“We have such a great variety of people at the Society. Whether you have carpentry skills, are just providing general labor, or have just a love of history, our projects are the kind that anyone can lend a hand in, regardless of skills,” remarked DePanicis. “Restoring a caboose is a lot like building a house with your best friends.”

Generally, cabooses were used by train crews on freight trains to supervise their train and shipments en-route. Due to the long hours involved in the trade, they were often outfitted with desks, tables, beds, stoves, washbasins, and water closet and customized by their employees. This particular caboose was outfitted with a coal-fired stove cast in a Fort Wayne foundry. The caboose contains a combination of original kerosene and new and donated electric lamps for nighttime illumination and a pair of original Wabash Railroad marker lights were also donated to the project.

Wabash caboose no. 2534 will continue to serve in an educational and entertainment capacity, hosting families aboard the organization’s popular Santa Train and other seasonal events. The caboose’s counterpart, steam locomotive no. 534, is currently undergoing preparation for a restoration of its own sometime in the future.

2020 Santa Train Announcement

By News

Out of concern for our patrons and volunteers  – and in consultation with old Saint Nick himself – the Fort Wayne Railroad Historical Society has decided not to operate its Santa Train this December. 

This decision was reached after reviewing numerous financial, logistical, and health-related concerns, and also in discussions with our rail tourism partners in Indiana. It has been made in the interest of public safety and in deference to state guidelines on public gatherings.

“The Santa Train is a family-friendly event, and the unique, cherished experience with Santa aboard our historic train is the highlight,” stated Society vice-president Kelly Lynch.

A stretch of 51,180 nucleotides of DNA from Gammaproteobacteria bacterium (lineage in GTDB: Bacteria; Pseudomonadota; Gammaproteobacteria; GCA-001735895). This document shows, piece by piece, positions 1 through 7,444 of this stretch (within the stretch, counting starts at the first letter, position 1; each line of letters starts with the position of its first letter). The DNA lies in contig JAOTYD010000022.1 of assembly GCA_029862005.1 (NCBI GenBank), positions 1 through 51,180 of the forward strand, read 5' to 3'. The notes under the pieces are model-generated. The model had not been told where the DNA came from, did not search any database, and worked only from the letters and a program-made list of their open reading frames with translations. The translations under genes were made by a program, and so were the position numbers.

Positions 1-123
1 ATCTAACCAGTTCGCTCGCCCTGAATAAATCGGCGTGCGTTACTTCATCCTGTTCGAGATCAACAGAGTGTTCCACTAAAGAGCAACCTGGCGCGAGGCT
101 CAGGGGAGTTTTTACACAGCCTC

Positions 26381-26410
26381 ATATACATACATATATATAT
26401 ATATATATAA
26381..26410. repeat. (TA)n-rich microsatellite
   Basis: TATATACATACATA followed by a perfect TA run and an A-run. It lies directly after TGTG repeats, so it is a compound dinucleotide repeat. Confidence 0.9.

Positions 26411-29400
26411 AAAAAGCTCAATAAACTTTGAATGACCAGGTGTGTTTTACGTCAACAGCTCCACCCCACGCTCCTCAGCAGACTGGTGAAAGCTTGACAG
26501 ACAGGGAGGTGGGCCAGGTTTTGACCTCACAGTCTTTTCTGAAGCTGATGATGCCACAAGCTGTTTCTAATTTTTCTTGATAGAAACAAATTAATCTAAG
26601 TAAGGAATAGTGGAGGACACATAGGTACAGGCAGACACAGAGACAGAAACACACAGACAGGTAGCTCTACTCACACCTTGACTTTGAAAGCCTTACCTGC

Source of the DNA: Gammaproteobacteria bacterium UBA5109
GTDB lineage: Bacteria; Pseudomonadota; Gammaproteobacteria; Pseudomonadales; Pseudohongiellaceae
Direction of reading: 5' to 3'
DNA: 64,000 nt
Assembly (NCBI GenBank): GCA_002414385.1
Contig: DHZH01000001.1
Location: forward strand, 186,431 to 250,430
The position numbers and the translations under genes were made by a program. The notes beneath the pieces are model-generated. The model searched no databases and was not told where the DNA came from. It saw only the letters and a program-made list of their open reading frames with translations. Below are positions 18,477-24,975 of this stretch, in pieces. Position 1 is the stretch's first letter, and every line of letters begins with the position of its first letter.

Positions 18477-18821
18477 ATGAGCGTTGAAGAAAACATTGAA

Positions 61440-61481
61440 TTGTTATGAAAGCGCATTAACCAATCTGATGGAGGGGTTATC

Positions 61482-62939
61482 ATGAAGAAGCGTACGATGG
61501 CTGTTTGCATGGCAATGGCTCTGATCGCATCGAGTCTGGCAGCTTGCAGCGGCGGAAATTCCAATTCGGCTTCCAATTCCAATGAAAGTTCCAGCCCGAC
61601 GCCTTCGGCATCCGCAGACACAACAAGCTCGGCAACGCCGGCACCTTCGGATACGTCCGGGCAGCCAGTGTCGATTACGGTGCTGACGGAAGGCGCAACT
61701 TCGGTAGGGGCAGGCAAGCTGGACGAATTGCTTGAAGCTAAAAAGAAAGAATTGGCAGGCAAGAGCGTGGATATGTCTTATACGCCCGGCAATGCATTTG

“While we explored several alternative experiences, COVID-19’s impact on our Allen County is burdening our local health care community, and the number of cases continues to rise. Ultimately we determined that it was in the best interest of everyone to withdraw the event for the year,” Lynch said. 

The Santa Train has also become an important annual fundraiser for the organization, and its annulment represents a notable financial loss. 

Donations to offset this financial loss can be made online at fortwaynerailroad.org. Additionally, several Christmas items will be made available through the organization’s online store in December.

The Santa Train has become one of the community’s favorite traditions for over 20 years, welcoming thousands of people each season from the tri-state region. Its origins began over 70 years ago with the Pennsylvania Railroad and Wolf and Dessauer Santa Train which visited Fort Wayne each season.

Outdoor Autumn Railroad Festival Announced for October

By Events

Updated 10/1: All Pumpkin Train Tickets are sold out. General Admission tickets are required for entry. All tickets must be purchased in advance.

On October 1st through the 4th, this admission-only event will offer socially distanced train rides, vintage steam locomotive no. 765 operating for the enjoyment of attendees, historic railroad displays, and locally-owned food trucks.

Read More

City and Headwaters Junction strike deal, partnership

By Headwaters Junction, News, Uncategorized

July 13, 2020, FORT WAYNE, INDIANA – Statement from the Headwaters Junction Board of Directors regarding the Redevelopment Commission’s vote approving the City of Fort Wayne’s purchase of Headwaters Junction’s interest in the Norfolk Southern railroad right-of-way property:

“As we have from the beginning, we are proud to partner with the City as they continue their efforts to make Fort Wayne a world-class place to live, work and play. We believe this agreement with the City is the right step for Fort Wayne and its ongoing efforts to transform our riverfront into an amazing destination for residents and visitors alike.

At the same time, we are excited about what the future holds for Headwaters Junction. While its concept as a recreated rail yard, roundhouse and tourist railroad is rooted in our history, its vision looks confidently to the future. It will bring a mixed-use regional destination offering unique programs, events, connectivity and truly memorable experiences, while celebrating our city’s local culture and identity.

We are grateful to the City for its continued support of Headwaters Junction, and we look forward to working with its Community Development team to set the foundation for the City’s partnership and contribution to creating a regional destination entirely unique to Fort Wayne and Northeast Indiana.”

The City of Fort Wayne also released a statement: